Perdue’s political network began to fracture nine months before he even got into the race.
That’s when reports emerged that Kemp was considering tapping the former senator’s cousin and the Perdue family patriarch, former Georgia governor and Trump Agriculture Secretary Sonny Perdue, to become chancellor of the Georgia state university system. The appointment was formalized this March.
But Sonny Perdue was only one of several top David Perdue allies whom Kemp put in positions of power, effectively breaking down the former senator’s political infrastructure. Shortly after the 2020 election, Kemp appointed Alec Poitevint, a longtime Perdue friend and former campaign chair, to the Georgia Ports Authority. (Poitevint would end up backing Kemp’s reelection effort.) That spring, Derrick Dickey, Perdue’s former chief of staff, was tapped to oversee a pro-Kemp outside group.
By spring of last year, it appeared Perdue was ready to take himself out of contention. In late April, Kemp chief of staff Trey Kilpatrick ran into the former senator at the Frederica Golf Club on wealthy St. Simons Island, where Perdue has a home. The two spoke for 15 minutes, and Perdue told Kilpatrick he would back Kemp for reelection and not run against him.
Kilpatrick set up a meeting between Kemp and Perdue and their spouses to take place the following evening, where the former senator conveyed the same message, according to a person with direct knowledge of the talks.
But Perdue’s plans soon became less clear. Kilpatrick tried to arrange for Perdue to introduce and endorse Kemp at the state GOP convention in June — but in the end, while Perdue introduced the governor at the event, he didn’t make an explicit statement of support. The chief of staff nailed down plans for Perdue to make an appearance at a high-dollar fundraiser for Kemp in September, but Perdue canceled just hours before the event was to take place.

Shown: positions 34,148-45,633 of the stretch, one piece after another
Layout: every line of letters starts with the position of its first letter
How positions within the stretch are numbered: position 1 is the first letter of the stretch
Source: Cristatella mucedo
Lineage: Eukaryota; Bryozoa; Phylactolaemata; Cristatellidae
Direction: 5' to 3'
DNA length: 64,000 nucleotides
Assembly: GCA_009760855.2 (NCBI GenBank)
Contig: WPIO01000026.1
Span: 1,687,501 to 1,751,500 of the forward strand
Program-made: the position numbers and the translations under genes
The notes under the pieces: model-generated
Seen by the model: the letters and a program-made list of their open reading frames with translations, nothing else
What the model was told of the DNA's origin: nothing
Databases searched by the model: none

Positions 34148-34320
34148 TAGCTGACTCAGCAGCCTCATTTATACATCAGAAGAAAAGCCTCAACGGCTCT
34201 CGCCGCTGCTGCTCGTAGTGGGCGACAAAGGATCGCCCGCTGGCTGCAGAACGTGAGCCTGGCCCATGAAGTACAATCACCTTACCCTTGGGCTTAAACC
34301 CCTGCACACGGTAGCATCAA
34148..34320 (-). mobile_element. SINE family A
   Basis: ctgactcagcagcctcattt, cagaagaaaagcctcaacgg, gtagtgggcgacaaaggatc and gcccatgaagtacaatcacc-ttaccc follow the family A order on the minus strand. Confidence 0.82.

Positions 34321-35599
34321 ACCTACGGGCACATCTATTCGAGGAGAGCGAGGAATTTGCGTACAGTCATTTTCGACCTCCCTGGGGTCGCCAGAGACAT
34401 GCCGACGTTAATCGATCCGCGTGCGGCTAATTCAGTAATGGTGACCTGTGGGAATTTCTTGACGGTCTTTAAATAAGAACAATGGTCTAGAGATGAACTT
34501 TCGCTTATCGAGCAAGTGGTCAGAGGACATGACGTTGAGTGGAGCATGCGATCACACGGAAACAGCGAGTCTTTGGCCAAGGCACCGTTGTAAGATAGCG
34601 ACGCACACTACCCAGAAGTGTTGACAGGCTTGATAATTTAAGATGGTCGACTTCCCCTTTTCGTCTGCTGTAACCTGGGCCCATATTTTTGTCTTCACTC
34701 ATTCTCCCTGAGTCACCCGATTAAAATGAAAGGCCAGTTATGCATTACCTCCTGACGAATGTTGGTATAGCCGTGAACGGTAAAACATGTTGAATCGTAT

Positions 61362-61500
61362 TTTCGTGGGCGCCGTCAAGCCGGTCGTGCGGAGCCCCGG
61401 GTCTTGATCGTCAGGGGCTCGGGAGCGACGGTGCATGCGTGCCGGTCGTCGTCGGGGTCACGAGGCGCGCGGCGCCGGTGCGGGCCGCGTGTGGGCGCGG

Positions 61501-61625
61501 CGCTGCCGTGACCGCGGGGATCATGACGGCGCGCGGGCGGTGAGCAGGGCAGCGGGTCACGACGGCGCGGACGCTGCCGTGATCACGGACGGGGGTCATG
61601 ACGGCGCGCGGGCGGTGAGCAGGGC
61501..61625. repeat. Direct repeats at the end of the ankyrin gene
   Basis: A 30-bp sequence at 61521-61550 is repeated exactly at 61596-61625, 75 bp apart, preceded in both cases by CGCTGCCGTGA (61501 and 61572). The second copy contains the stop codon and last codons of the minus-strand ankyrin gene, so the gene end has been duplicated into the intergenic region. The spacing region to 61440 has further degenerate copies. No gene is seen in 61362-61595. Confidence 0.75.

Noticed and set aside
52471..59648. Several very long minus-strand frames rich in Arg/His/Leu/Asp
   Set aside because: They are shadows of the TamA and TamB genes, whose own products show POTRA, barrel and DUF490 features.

Behind the scenes, Perdue was sounding out friends about a potential run — and getting grave warnings that it wouldn’t be easy.
Perdue told one friend that he had reviewed favorable private polling and that he believed Trump’s support would propel him to victory. But the person warned Perdue that taking on an incumbent governor would be hard, and that it wouldn’t be enough to center his campaign around Trump and the 2020 vote count.
“I personally have not talked to anybody in this state who encouraged him to [run]. Everybody I know tried to stop him when the rumors started circulating. I do not think anybody thought it was a good idea for him to run against the governor,” said Savannah-based GOP donor Kevin “Catfish” Jackson, a past Perdue Senate campaign donor who backed Kemp.